A very splendid Purim – a healing Purim that brought laughter and a sense of hope – is over, as is Shabbat. I want now to pick up on posting again by looking at some thoughts regarding PM Netanyahu’s speech in Congress last week. So many of my readers sent op-eds and articles on the subject, that I acknowledge you here, collectively, but with special appreciation to Barbara O.
When I wrote about the speech last week, I described the incredible standing ovation Bibi received on entering the Congressional Chambers. I provided a link to a video of the talk, but commented that it left out those first stunning moments. Well, an alert reader found a version of the video that includes it. Some of you might want to see it, even if you have already viewed the speech, because it truly is a moving sight:
There is one commentator I encountered – J.E. Dyer – who opined that the “robust” support exhibited by Congress was perhaps Netanyahu’s key victory: The cheers, the sustained applause and roughly 27 standing ovations. The affirmation from Congress, which was not simply ritual, is what the prime minister came for, “and what he had to take home.”
Far more accurately than anything Obama says, the Congress represents the people of the United States. The people are with Israel.
It’s what he came for and what he had to take home.
There are those who were eager to attack the prime minister’s speech and attempted to do so with a nonsensical approach. They claimed he had given the speech only for campaign purposes. Or that he didn’t say anything.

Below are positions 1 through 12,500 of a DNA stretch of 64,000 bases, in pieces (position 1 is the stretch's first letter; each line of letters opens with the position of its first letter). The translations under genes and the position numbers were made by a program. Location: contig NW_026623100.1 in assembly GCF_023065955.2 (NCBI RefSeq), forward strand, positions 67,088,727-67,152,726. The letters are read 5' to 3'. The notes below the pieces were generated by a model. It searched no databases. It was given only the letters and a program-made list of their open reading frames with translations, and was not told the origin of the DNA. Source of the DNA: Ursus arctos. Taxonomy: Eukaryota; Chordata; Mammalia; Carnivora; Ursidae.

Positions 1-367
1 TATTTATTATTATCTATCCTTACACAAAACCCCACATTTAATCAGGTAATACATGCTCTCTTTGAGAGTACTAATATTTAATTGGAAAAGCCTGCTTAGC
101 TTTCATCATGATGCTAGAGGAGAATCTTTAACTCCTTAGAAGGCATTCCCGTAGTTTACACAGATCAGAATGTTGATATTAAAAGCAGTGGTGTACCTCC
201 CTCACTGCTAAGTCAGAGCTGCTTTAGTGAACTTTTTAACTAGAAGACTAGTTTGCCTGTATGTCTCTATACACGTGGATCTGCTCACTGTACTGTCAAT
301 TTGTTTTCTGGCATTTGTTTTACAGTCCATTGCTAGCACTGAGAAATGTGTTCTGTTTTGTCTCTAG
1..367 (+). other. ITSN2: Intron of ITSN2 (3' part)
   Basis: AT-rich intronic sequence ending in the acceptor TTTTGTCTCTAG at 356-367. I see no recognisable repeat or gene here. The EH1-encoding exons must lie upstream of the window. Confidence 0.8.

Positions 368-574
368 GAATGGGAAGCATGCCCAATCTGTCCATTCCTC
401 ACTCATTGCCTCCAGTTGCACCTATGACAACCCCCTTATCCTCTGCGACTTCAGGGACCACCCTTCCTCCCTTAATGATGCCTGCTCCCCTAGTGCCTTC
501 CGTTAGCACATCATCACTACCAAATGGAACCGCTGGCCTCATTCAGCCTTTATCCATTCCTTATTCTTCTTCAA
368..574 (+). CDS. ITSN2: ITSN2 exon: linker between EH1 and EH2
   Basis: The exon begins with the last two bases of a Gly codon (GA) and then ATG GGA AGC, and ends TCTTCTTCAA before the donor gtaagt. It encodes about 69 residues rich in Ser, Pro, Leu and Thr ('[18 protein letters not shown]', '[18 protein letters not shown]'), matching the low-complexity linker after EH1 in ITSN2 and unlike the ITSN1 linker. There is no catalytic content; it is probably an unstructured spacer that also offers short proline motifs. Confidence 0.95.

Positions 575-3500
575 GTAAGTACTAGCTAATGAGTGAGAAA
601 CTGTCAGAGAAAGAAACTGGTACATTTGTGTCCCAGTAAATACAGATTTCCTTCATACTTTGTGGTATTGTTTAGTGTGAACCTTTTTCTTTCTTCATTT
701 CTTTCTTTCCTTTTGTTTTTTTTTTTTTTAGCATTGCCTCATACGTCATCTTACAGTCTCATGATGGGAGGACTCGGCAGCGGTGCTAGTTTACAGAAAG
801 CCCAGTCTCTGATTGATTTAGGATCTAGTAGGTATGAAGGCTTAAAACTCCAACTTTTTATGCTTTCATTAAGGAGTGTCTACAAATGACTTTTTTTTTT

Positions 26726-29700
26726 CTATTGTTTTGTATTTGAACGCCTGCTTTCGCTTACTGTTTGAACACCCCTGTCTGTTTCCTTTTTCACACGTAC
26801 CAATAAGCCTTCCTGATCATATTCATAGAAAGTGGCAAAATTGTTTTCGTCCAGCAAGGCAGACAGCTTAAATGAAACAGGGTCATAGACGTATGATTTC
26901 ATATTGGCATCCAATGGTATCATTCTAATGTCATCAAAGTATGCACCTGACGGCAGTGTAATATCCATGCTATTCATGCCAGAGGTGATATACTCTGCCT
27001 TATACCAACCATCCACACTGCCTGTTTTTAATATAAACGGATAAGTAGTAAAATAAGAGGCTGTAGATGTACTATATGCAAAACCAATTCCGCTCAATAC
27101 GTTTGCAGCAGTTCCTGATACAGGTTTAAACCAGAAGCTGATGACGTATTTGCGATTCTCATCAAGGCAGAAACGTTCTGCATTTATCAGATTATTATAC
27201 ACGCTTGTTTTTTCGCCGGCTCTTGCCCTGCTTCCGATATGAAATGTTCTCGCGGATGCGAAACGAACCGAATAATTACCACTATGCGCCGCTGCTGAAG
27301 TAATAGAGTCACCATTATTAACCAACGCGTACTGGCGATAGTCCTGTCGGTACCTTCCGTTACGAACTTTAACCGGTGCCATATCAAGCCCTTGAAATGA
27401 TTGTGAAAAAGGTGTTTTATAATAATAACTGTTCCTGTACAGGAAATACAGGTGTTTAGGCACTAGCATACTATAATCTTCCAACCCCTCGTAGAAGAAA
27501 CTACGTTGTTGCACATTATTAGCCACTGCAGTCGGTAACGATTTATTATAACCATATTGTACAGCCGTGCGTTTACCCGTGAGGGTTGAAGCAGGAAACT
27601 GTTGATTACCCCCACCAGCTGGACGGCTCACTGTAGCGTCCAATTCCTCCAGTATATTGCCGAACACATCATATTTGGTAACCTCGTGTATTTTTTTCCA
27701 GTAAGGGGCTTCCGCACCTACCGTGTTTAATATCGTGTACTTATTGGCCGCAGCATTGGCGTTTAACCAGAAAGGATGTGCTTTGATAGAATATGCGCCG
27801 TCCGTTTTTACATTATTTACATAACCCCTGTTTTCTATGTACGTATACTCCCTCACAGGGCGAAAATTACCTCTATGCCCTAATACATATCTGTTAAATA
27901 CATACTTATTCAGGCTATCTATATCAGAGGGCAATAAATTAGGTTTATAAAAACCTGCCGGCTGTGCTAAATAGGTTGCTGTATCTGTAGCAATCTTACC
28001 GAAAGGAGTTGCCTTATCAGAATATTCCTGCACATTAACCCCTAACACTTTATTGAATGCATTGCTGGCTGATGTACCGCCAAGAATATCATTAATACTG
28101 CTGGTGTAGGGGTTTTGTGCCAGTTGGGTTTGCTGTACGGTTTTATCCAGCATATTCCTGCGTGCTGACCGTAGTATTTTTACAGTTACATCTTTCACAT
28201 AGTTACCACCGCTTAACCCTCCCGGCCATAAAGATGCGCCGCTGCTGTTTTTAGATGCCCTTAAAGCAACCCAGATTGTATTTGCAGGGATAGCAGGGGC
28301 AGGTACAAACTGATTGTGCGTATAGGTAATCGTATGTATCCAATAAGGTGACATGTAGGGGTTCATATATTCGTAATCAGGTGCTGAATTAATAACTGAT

One of the most ludicrous arguments I have read maintains that it is essential to strike a successful deal with Iran, because that is the only way the West can have any control over what happens. If negotiators walk away with no deal in hand, Iran will just go ahead and make a bomb. (This is essentially a “bad deal is better than no deal” argument, which is the reverse of what Kerry has been saying consistently.)
All of those who suggest this are advised to get real. If there were no deal struck, then it would be imperative to levy strangling sanctions against Iran.
And then there are those who claim Netanyahu criticized without suggesting a better approach. This is simply not the case. I outlined Bibi’s parameters in my last posting: tough sanctions that bring pressure on Iran as long as it is fostering terrorism world-wide, exhibiting aggression and takeovers aimed at hegemony in the Middle East, and threatening to destroy Israel. Roll back Iran’s infrastructure (which means dismantling of centrifuges).
The fact that we are seeing shallow thinking in response to the speech in certain quarters is most discouraging, but not terribly surprising. There is no desire to grapple with the true issues.
John Podhoretz, writing in the NY Post, delivered some sharp observations about the situation (emphasis added):
Obama, he wrote, with his constant harping about the speech generated a result quite the reverse of what he had intended:
“For six weeks, the president and his team have been letting it be known just how angry they are that the leader of the House of Representatives invited the Israeli prime minister to speak about the threat from Iran.
“The enraged leaks and overt hostility toward the head of state of an ally have been unprecedented.
“The White House even tried to engineer a mass Democratic boycott of the speech…
“What did all of this do? It made the Netanyahu speech the most important political event of 2015 by far.
“It elevated Netanyahu’s powerful case against a nuclear deal with Iran to the highest level possible — so that the leader of a country of 8 million people roughly the size of New Jersey now possesses as much authority to discuss the issue as the leader of the free world.
“Netanyahu yesterday laid out, calmly and comprehensively, the reasons the deal is likely to be a bad one — and he had not only an audience of Americans vastly larger than he would’ve had if the president hadn’t had his hissy fit, but also the ear of the audience that matters most in this regard.